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Atmospheric Chemistry and Physics An interactive open-access journal of the European Geosciences Union
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© Author(s) 2020. This work is distributed under
the Creative Commons Attribution 4.0 License.
© Author(s) 2020. This work is distributed under
the Creative Commons Attribution 4.0 License.

  04 May 2020

04 May 2020

Review status
A revised version of this preprint is currently under review for the journal ACP.

Identification of molecular cluster evaporation rates, cluster formation enthalpies and entropies by Monte Carlo method

Anna Shcherbacheva1, Tracey Balehowsky2, Jakub Kubečka1, Tinja Olenius3, Tapio Helin4, Heikki Haario4,5, Marko Laine5, Theo Kurtén6,1, and Hanna Vehkamäki1 Anna Shcherbacheva et al.
  • 1Institute for Atmospheric and Earth System Research, P.O. Box 64, 00014 University of Helsinki, Finland
  • 2Department of Mathematics and Statistics Subunit, P.O. Box 64, 00014 University of Helsinki, Finland
  • 3Department of Environmental Science and Analytical Chemistry & Bolin Centre for Climate Research, Stockholm University, Svante Arrhenius väg 8, 11418 Stockholm, Sweden
  • 4LUT School of Engineering Science, Lappeenranta-Lahti University of Technology, P.O.Box 20, 53851 Lappeenranta, Finland
  • 5Finnish Meteorological Institute, P.O. Box 503, 00101 Helsinki, Finland Finland
  • 6Department of Chemistry, P.O. Box 55, 00014 University of Helsinki, Finland

Abstract. We address the problem of identifying the evaporation rates for neutral molecular clusters from synthetic (computer-simulated) cluster concentrations. We applied Bayesian parameter estimation using a Markov chain Monte Carlo (MCMC)algorithm to determine cluster evaporation/fragmentation rates from known cluster distributions, assuming that the clustercollision rates are known. We used the Atmospheric Cluster Dynamic Code (ACDC) with evaporation rates based on quantumchemical calculations to generate cluster distributions for a set of electrically neutral sulphuric acid and ammonia clusters. We then treated these concentrations as synthetic experimental data, and tested two approaches for estimating the evaporation rates. First we have studied a scenario where at one single temperature time-dependent cluster distributions are measured before thesystem reaches a time-independent steady-state. In the second scenario only steady-state cluster distributions are measured, butat several temperatures. This allowed us to use multiple sets of concentrations at different temperatures. Additionally, in thelatter case the evaporation rates were represented in terms of cluster formation enthalpies and entropies which were considered to be free parameters. This reparametrization reduced the number of unknown parameters, since several evaporation ratesdepend on the same cluster formation enthalpy and entropy values.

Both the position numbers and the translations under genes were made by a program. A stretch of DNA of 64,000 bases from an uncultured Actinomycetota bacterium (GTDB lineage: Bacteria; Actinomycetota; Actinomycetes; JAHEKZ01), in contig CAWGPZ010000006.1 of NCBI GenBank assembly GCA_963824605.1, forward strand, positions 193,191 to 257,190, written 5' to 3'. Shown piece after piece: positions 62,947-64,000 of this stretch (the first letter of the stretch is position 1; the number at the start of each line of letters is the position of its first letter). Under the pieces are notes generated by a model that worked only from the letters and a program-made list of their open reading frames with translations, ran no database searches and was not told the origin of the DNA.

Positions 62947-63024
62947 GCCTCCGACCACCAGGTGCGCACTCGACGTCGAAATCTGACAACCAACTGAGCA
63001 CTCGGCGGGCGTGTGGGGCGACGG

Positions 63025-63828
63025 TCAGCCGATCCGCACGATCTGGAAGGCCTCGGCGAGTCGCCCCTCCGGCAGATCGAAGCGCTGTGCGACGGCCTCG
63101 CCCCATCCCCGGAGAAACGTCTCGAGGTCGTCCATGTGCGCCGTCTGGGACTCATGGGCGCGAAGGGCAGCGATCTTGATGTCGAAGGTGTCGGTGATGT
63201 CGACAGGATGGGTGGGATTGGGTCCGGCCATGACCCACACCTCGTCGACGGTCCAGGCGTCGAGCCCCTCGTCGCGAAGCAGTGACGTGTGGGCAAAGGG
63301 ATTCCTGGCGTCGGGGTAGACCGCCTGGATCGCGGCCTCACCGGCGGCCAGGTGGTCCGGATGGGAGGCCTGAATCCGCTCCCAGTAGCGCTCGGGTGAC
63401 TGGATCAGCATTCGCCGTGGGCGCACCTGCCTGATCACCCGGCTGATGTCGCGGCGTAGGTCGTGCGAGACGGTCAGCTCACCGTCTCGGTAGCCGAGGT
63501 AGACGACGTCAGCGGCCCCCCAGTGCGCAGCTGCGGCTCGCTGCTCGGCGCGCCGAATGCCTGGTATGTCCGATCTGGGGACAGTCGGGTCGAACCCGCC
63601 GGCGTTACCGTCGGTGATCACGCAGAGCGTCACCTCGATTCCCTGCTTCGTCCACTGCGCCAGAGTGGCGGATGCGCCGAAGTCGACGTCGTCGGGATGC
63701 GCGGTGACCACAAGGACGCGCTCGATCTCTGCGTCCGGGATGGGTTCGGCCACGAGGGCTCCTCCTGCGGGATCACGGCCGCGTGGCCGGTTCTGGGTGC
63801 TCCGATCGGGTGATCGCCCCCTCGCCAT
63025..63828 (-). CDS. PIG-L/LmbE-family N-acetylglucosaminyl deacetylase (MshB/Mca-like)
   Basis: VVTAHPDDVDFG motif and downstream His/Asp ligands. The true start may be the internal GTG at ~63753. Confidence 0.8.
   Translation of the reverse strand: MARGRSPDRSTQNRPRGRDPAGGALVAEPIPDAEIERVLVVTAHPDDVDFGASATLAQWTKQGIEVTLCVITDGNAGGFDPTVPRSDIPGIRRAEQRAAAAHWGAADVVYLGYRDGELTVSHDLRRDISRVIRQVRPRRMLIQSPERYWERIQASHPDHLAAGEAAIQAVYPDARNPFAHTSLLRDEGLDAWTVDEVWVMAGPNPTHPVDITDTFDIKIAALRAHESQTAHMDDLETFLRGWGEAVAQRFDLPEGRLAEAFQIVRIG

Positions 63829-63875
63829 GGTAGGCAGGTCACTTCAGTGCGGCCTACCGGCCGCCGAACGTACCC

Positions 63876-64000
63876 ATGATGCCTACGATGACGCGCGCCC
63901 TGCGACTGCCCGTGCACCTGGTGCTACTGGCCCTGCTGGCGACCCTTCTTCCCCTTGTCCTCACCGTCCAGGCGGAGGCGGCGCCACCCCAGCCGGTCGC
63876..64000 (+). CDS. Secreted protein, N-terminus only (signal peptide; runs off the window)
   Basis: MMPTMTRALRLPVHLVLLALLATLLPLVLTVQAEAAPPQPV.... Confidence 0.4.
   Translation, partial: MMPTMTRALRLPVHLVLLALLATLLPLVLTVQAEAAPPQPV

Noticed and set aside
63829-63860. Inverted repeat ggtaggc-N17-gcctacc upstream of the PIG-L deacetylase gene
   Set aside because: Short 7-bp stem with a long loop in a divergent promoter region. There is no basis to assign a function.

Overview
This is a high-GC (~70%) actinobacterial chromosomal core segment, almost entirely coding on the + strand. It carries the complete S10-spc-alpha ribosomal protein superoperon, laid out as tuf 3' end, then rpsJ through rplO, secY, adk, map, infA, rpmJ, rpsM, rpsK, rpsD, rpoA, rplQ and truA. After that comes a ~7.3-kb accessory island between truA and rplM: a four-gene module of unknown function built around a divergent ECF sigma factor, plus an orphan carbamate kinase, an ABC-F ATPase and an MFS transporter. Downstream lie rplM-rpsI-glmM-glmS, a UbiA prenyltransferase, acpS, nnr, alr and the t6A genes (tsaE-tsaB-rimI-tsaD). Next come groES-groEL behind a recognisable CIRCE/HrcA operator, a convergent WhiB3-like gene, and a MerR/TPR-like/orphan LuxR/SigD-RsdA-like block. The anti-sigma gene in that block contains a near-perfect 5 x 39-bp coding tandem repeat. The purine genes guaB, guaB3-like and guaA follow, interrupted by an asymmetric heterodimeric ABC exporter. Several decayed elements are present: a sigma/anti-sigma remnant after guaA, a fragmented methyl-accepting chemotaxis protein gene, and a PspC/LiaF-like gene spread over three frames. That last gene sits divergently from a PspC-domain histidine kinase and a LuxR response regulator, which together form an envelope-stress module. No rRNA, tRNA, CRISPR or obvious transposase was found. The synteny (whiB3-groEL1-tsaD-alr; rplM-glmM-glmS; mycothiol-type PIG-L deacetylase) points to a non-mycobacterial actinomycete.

We show that in the second setting, even if only two temperatures were used, the temperature-dependent steady-state dataoutperforms the first setting for parameter identification. We can thus conclude that for experimentally determining evaporationrates, cluster distribution measurements at several temperatures are recommended over time-dependent measurements at one temperature.

Anna Shcherbacheva et al.

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Status: final response (author comments only)
Status: final response (author comments only)
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Anna Shcherbacheva et al.

Model code and software

AnnaShcher/Shcherbacheva_ACDP: Release 1 (Version v1.0). Zenodo A. Shcherbacheva

Anna Shcherbacheva et al.


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Latest update: 26 Sep 2020
Publications Copernicus
Short summary
Atmospheric new particle formation and cluster growth to aerosol particles is an important field of research, in particular due to climate change phenomenon. Evaporation rates are very difficult to account for but they are important to explain the formation and growth of particles. Different Quantum Chemistry (QC) methods produce substantially different values for the evaporation rates. We propose a novel approach for inferring evaporation rates of clusters from available measurements.
Atmospheric new particle formation and cluster growth to aerosol particles is an important field...